Scriptwriter Evan Jones adapted the pulp fiction heroine's outlandish adventures for the screen, though original comic strip author Peter O'Donnell had a hand in it, and who did they choose to direct it? Richard Lester? Mario Bava? Ken Russell? No, Joseph Losey, of course! Here we see Losey mixing the wacky irreverence of Accident and the pop art pastiche of The Servant... erm, well, no, not really, indeed there were many even at the time wondering why a heavyweight filmmaker like Losey had been given this assignment, never mind why he had accepted it. Modesty Blaise carried a cool, devil may care attitude that begins to look like general apathy as it wears on with the plot hardly seeming to matter as one kitschy set piece follows another, with casual cruelty and tongue in cheek humour carrying most of the action.

Dirk Bogarde's wry, effete performance was the real highlight: silver-haired Gabriel must be the laziest master criminal ever, spending most of his time lounging around in the sun, eating rich food and drinking exotic cocktails. In fact, the incidentals are what keep you watching, because the story isn't really worth following as it came across as nobody involved - aside from O'Donnell - was particularly bothered about sustaining it, leaving the sense of showing up at a posh party only to be ignored for the whole evening as the others were more caught up in their own selfish desires. Occasionally something would break through this fug of self-satisfaction, but it was usually either an extremely arch joke or a bit of business flirting with sexual sadism as strong as they could get away with in 1966.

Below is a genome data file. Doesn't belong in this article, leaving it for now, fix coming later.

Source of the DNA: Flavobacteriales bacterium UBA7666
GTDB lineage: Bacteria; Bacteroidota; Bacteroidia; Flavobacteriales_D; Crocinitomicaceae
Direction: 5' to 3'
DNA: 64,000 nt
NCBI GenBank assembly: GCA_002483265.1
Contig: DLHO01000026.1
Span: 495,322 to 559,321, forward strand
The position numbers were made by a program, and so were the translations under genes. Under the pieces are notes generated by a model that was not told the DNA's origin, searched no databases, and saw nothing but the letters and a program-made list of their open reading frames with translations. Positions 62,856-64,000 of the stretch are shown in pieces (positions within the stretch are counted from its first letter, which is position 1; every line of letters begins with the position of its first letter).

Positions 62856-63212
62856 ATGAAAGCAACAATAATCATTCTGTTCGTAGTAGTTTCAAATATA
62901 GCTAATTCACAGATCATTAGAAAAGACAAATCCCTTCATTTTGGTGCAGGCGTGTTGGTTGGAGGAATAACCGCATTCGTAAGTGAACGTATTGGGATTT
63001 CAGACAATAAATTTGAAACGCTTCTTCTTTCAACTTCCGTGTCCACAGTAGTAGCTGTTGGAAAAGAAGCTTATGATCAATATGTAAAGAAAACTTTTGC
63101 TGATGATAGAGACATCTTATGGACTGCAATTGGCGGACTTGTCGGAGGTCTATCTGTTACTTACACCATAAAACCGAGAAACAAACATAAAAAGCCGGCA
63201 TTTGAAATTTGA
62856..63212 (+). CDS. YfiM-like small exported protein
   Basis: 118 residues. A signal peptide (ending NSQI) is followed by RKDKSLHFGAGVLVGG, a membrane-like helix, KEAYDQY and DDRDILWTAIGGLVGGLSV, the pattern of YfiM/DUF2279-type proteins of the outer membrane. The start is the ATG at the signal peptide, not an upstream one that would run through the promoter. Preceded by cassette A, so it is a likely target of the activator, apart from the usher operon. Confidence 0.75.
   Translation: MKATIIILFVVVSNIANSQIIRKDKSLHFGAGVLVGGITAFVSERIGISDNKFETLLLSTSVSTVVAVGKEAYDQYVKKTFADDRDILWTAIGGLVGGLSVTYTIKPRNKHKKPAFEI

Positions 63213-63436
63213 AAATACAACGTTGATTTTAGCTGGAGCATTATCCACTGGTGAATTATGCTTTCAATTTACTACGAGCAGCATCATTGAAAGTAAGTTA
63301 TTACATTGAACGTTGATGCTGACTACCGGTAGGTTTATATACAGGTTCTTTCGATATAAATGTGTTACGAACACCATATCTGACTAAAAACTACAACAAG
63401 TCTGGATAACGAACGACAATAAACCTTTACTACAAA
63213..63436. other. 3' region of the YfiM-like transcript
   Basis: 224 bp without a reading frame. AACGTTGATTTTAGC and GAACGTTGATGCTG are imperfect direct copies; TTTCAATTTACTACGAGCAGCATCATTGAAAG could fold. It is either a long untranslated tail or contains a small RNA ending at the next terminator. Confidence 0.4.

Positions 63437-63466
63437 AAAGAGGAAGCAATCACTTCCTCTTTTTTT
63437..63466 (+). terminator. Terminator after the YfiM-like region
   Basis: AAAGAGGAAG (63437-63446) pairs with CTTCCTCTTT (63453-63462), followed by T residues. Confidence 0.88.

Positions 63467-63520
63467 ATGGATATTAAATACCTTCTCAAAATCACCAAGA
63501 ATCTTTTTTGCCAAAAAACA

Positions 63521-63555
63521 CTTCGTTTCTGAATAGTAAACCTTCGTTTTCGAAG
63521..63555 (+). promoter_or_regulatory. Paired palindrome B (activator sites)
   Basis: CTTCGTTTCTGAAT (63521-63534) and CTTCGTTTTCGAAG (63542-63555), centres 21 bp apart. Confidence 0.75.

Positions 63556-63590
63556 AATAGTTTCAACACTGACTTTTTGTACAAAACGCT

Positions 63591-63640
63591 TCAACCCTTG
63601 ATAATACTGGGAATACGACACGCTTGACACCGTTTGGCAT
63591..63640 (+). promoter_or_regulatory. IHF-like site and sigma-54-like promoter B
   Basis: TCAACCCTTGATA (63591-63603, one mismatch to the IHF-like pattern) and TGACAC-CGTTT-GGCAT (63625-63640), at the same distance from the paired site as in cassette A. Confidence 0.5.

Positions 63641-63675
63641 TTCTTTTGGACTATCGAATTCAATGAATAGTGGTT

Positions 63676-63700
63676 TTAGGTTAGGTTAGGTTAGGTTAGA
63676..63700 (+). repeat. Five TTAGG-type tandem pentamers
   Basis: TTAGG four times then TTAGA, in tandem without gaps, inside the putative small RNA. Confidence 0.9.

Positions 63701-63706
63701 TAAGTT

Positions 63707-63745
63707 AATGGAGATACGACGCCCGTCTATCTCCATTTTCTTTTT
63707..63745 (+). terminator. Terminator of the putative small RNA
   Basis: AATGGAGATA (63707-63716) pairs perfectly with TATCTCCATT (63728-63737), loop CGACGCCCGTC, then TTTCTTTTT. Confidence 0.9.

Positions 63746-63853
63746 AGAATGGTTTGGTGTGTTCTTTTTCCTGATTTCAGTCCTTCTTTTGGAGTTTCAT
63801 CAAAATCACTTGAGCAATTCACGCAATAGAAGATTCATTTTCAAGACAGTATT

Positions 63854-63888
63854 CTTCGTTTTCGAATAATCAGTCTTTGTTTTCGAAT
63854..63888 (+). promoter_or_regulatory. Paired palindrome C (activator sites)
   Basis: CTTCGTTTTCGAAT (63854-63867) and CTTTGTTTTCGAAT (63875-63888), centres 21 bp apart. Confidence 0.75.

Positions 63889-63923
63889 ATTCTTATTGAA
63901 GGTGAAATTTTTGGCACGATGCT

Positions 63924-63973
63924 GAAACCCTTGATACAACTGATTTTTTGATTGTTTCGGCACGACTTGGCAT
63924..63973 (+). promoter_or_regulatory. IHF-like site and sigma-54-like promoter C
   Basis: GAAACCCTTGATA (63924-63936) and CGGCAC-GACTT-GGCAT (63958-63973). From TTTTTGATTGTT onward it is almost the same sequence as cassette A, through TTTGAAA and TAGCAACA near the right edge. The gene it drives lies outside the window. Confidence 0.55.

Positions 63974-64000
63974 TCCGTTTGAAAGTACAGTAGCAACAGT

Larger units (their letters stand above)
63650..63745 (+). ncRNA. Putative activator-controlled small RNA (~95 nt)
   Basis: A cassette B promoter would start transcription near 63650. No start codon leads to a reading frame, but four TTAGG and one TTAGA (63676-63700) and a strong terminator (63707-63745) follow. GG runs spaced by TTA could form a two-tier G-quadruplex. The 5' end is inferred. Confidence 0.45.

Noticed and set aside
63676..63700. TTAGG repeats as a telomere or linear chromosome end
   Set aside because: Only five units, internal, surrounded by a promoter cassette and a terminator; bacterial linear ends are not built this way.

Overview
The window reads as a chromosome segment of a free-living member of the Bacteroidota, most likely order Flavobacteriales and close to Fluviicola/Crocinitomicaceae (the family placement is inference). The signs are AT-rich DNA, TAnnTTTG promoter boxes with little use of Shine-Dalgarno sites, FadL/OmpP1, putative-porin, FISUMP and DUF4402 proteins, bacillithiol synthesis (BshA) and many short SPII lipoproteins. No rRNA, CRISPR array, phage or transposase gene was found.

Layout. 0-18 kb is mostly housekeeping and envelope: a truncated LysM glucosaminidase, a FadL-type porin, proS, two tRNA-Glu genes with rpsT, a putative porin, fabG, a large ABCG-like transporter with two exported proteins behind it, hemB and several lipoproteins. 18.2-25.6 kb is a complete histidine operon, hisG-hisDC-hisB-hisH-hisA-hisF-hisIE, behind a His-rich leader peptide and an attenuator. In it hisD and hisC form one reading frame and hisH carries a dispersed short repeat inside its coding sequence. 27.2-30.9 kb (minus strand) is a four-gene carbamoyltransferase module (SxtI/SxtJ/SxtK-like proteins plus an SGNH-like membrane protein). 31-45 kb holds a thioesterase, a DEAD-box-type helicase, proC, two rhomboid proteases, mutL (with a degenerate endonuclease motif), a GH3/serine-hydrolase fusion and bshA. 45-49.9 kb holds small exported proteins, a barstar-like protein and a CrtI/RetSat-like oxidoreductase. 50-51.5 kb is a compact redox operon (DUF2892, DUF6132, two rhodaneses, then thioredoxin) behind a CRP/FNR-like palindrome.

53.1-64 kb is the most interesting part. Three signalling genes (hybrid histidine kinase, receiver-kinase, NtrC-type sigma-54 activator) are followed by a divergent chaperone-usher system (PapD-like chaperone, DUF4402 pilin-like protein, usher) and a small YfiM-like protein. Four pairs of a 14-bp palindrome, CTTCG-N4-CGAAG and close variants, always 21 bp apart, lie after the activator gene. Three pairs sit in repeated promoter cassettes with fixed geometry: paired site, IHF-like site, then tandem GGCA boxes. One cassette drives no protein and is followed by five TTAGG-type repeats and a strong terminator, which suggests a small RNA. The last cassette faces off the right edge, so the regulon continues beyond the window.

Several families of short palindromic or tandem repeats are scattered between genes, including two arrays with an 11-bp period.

As ever with the sixties spy movies, James Bond loomed large, and though this was essentially spoofing the genre it was the Fleming superspy and all his trappings that Modesty Blaise owed the biggest debt to, it didn't matter that this was a female agent we were dealing with, the tropes remained the same. So that meant Bond-style weapons ranging from an umbrella gun to a laser-firing missile which brings down a plane, which could pass muster in a sincere outing, only then there's the goldfish in Gabriel's drink, the silent mime (Joe Melia) who is kidnapped and gagged in spite of there being no way he would say anything anyway (dedicated to his art to the last, this chap), the ingenious way Modesty's radio equipment is hidden about sidekick Willie Garvin's person (Terence Stamp's blue eyes were rarely more piercing), and the way her hair continually changes colour, at times in the space of one scene.